Oftentimes, the Universe brings us to the right place exactly when we need it. (But then, we’re always at the right place if you subscribe to the concept that all of what we’re experiencing are lessons to be learned). Recently, I had the honor of being at a presentation by Dr. Joan Borysenko, PhD . A friend had sent an announcement of the upcoming presentation, and although I knew nothing of Dr. Borysenko or her work, the topic “Ancient Wisdom Meets Modern Science”, was intriguing. Having taught science for 27 years to 7th graders, I’d like to think that the work that I’m doing now is helping to bridge the gap that many experience between science and spirituality.
During Dr. Borysenko’s speech, she talked about how there are specific peptides linked to each emotion that flood through our bodies. Besides, the model of the nervous system that most of us were taught in school, which functions a bit like telephone wires, there is another nervous system made up of chemicals that flood through us and help to control our emotions. The good news is that thinking about positive emotions causes them to increase, so that even more chemicals surge through our bodies. The opposite is true that if we dwell on negative emotions, we just keep spiraling down.
Well, I know that’s easy to say when you’re in a good mood…just think more happy thoughts! However, if you’ve ever been in extreme pain, or it’s 3 am and you’re by yourself, those happy thoughts don’t come easily, at least sometimes for me. Dr. Borysenko had a brilliant suggestion that I’ve also heard from others, but hadn’t adopted. She spoke of thinking of one thing at the end of the day, before you go to bed, that you’re grateful for. The trick is that you can’t use the same thing twice, so that forces you to be more observant as you go about your day, because the obvious things to be grateful for are quickly used up. One of mine the other day was how an older woman, who looked rather dejected, seemed to perk up when I gave her a big smile. I’ll never see her again, but I could feel the whoosh of “happy” chemicals surging through my body. I hope the same was true for her.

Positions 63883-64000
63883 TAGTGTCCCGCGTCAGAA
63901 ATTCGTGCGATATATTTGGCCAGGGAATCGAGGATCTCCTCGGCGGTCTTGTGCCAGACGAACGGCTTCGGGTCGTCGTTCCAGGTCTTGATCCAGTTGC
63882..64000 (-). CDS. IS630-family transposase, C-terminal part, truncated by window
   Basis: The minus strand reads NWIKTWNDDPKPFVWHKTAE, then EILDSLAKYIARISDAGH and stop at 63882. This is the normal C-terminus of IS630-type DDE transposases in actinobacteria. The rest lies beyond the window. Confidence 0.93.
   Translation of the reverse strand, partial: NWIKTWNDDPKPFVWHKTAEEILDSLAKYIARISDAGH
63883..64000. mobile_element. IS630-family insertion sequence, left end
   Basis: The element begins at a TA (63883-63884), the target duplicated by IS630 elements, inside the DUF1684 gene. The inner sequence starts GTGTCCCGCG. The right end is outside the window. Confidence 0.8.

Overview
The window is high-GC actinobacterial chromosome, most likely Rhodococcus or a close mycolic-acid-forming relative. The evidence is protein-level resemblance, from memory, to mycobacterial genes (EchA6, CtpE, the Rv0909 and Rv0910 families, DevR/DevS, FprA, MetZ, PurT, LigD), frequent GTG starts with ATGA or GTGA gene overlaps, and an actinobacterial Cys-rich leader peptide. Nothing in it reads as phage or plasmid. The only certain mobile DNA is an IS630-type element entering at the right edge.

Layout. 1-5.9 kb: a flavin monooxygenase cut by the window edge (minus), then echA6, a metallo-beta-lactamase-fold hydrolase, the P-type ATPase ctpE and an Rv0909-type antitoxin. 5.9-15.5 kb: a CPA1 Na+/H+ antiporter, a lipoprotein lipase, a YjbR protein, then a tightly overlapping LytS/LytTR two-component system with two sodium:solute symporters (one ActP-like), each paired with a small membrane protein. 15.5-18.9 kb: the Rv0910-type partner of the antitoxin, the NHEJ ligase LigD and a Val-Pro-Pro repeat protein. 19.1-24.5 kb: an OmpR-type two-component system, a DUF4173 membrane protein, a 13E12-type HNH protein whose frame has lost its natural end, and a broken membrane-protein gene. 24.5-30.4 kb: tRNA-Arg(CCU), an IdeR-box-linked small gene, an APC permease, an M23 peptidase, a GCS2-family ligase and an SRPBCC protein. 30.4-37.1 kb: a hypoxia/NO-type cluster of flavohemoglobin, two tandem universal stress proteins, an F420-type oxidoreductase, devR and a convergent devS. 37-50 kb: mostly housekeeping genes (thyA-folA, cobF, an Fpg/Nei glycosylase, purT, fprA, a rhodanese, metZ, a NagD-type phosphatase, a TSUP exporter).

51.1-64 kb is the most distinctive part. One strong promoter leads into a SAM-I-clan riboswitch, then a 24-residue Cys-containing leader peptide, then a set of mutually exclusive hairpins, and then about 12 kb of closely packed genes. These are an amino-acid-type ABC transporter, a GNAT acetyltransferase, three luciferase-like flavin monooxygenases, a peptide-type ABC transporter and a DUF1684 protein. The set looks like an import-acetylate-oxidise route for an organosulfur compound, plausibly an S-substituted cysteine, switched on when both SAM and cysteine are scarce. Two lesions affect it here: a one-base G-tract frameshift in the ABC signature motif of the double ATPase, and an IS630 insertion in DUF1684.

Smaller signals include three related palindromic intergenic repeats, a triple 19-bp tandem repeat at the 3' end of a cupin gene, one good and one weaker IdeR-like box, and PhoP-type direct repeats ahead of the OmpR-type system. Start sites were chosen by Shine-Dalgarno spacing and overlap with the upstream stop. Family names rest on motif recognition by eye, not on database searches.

I was really tested today as I was writing this posting and the benefits of gratitude. I’m in the process of downsizing, and had a house picked out in NC on which I had put a deposit. However, the deadline to sell my house is 4 days away, and with no offers from a buyer yet, I canceled the house that I felt was perfect. Somehow, I felt like a weight had been taken off my shoulders, and I’ve been singing to myself all day, “Let it go, let it go“, from Walt Disney’s animated movie, “Frozen”. While the song in the movie was about the queen coming into her true self, the words “Let it go”, seemed to feel for me about letting go of attachment to things being a certain way. The need to let go of attachment is a very Buddhist concept, but for myself, I’ve never quite experienced it as joyfully as I am right now as I’m writing this posting. I feel that the practice of consciously seeking out things for which to be grateful is working, because why else would I feel happy that I had lost what I felt to be the perfect house. As a friend said, another will come along.
What are your experiences of being grateful? Do you have another method that gives similar results for you?
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